Ban Ki-moon receives names of six million people calling for protection of the Arctic

Press release - 19 September, 2014
New York, 19 September 2014 - In advance of the UN Climate Summit in New York, UN Secretary General Ban Ki-moon accepted a six million signature petition from Greenpeace calling for long term protection of the region [1].

Ban Ki-moon received the signatures yesterday evening, exactly one year after a Greenpeace direct action in the Russian Arctic which led to the imprisonment of 30 activists ahead of a major global outcry.

"I receive this as a common commitment toward our common future, protecting our environment, not only in the Arctic, but all over the world," said the UN Secretary General.

Ban Ki-moon said he would consider convening an international summit to discuss the issue of Arctic protection following the meeting with Greenpeace representatives. He also expressed a desire to travel aboard one of the organisation’s famous campaigning ships in the Arctic in the near future.

Greenpeace Executive Director Kumi Naidoo, who was part of the delegation, said:

"The Arctic represents a defining test for those attending the summit in New York next week. They will surely deliver elegant speeches which express grave concern for the rapid warming of our world. And yet many of these same leaders are considering how best to carve up the melting Arctic for fossil fuel extraction. It is simply not credible to hold both positions at the same time."

"Over six million of us were represented today and it’s hugely encouraging that our voices are starting to be heard at the very highest levels. We thank Ban Ki-moon for receiving our petition and pledge to continue our campaign to protect the Arctic on behalf of all humanity."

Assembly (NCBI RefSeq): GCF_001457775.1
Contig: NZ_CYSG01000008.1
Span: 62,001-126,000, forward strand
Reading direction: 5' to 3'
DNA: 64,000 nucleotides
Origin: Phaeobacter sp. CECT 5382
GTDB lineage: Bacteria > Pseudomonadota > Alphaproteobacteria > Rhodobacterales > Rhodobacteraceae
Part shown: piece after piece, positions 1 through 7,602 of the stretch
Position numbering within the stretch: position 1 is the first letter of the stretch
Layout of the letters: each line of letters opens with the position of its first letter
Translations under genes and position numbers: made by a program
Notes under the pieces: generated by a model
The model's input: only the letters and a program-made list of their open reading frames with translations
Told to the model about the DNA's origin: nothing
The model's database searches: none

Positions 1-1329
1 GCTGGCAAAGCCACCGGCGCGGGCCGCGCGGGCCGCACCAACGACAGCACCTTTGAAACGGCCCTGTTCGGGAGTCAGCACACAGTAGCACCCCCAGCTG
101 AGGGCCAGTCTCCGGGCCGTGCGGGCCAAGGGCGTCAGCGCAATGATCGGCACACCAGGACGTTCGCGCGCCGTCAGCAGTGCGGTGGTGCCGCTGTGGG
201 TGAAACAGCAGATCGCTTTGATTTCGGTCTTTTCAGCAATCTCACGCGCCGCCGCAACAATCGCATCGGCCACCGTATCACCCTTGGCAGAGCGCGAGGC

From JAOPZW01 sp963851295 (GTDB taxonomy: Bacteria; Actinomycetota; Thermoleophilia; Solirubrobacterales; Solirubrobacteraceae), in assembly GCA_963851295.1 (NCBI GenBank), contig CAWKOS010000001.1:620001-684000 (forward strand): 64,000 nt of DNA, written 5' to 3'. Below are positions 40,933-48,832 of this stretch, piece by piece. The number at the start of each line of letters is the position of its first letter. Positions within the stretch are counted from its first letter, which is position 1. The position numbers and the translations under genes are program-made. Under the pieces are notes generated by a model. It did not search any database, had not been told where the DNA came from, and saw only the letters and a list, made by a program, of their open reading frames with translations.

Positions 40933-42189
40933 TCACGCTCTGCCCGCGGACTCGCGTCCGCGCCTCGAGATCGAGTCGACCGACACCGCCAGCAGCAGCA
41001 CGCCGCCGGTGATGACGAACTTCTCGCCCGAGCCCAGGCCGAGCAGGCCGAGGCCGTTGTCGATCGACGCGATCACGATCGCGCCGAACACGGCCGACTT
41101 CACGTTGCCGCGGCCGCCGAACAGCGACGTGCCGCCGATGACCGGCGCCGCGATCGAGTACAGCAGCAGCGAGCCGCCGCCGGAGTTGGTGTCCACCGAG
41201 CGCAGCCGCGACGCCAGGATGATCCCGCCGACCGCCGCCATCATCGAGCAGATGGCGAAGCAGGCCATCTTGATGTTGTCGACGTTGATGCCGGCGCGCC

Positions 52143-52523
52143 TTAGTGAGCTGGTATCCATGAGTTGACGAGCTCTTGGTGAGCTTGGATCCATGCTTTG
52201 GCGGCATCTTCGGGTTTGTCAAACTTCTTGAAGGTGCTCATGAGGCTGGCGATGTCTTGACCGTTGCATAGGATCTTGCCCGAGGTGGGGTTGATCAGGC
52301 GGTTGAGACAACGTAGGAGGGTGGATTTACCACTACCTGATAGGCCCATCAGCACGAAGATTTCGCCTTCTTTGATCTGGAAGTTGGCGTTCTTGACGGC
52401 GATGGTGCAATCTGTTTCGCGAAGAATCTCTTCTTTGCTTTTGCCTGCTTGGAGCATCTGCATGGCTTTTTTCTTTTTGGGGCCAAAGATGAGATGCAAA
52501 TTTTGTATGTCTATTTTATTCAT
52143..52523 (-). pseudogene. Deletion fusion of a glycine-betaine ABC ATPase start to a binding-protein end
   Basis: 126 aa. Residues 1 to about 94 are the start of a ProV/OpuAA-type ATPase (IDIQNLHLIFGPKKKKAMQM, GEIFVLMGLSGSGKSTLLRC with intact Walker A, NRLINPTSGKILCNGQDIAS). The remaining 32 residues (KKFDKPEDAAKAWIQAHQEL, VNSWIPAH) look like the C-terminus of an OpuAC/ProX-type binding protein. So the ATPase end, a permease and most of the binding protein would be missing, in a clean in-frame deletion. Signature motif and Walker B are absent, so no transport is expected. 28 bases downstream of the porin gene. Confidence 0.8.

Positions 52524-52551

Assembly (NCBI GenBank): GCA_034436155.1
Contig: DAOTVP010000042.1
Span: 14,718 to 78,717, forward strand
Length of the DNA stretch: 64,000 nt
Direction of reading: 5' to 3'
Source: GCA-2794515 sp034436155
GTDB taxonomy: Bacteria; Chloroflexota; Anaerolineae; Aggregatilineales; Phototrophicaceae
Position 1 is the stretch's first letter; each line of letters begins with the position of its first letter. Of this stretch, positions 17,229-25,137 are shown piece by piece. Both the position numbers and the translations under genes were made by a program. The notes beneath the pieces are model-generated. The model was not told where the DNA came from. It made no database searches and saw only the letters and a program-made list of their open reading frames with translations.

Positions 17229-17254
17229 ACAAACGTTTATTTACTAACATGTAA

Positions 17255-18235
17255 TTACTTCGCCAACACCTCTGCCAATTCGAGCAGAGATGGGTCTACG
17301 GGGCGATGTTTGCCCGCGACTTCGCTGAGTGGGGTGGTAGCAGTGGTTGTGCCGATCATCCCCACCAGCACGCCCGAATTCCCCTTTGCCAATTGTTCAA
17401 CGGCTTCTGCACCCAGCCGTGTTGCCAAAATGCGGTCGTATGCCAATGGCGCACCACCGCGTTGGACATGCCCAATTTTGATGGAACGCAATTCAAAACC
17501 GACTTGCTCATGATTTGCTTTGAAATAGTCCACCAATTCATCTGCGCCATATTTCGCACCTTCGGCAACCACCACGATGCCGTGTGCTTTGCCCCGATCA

He added: "The Secretary General is of course welcome to join us aboard one of our campaign ships in the Arctic at any time."

Other members of the small delegation were Indigenous rights activist, youth leader and Saami politician Josefina Skerk, who last year trekked to the North Pole to declare the top of our world 'the common heritage of everyone on earth' and Margareta Malmgren-Köller, who has signed dozens of leaders up to Greenpeace's Arctic Declaration [2] policy proposal.

Member of the Saami Parliament, Josefina Skerk, said:

"We, who want to continue living in the North, are gravely concerned about climate change and the destructive industries that are closing in. My people know and understand the Arctic, and it is changing in a manner, which threatens not just our survival, but the survival of people all over the world. Humans created this crisis, and it is only through human endeavor that it can be halted. I urge the Arctic countries in particular to take a giant step up and I think the world needs to pay much closer attention to ensure that it happens. They might as well start here in New York in a few days."

Earlier this month, a global study revealed that 74% of people in 30 countries support the creation of a protected Arctic Sanctuary in the international waters surrounding the North Pole. The study was commissioned by Greenpeace and carried out by Canadian company, RIWI [3].


Pictures and clip reel video of the meeting with Ban Ki-moon is available here:

For more information, please contact:

Greenpeace International Press Desk Hot-line: +31 (0) 20 718 24 70, or use


[1] Greenpeace is calling for the creation of a protected sanctuary in the uninhabited area around the North Pole, as well as a ban on oil drilling and destructive industry in the rest of the Arctic. Visit for more information.  

[2] In the past three months, more than 1000 influential figures, including former ministers, Nobel peace prize winners and major cultural figures, have signed on to a new high level document called the Arctic Declaration, a ten point charter for Arctic protection to tackle climate change and to establish an Arctic Sanctuary on top of the world:

[3] A report from polling company RIWI on the international results is available: